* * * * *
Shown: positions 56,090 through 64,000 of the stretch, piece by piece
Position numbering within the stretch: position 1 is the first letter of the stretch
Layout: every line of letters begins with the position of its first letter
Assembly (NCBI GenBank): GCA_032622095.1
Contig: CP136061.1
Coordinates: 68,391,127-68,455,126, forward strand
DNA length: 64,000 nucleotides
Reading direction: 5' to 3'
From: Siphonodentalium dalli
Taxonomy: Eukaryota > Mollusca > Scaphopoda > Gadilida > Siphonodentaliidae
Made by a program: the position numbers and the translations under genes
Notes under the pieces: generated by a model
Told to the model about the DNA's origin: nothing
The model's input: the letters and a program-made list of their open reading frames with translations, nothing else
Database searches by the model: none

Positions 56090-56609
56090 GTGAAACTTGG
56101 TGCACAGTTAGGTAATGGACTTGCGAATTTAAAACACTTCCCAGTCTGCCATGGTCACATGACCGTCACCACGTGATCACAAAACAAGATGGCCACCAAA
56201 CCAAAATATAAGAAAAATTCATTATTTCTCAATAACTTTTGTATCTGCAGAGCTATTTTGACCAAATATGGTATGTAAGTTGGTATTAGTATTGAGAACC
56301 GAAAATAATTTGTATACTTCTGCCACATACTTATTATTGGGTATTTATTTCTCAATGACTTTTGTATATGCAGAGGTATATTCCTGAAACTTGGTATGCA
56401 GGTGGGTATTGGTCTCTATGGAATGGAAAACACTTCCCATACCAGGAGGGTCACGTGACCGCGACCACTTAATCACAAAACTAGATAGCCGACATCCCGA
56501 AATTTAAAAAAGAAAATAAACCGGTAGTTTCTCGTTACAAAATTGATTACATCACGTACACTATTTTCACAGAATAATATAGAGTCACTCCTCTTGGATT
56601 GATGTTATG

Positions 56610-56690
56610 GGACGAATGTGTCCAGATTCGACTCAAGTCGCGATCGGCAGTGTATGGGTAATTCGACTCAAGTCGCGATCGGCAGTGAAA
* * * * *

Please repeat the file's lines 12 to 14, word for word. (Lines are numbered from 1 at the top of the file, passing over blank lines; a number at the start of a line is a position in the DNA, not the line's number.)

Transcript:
Notes under the pieces: generated by a model
Told to the model about the DNA's origin: nothing
The model's input: the letters and a program-made list of their open reading frames with translations, nothing else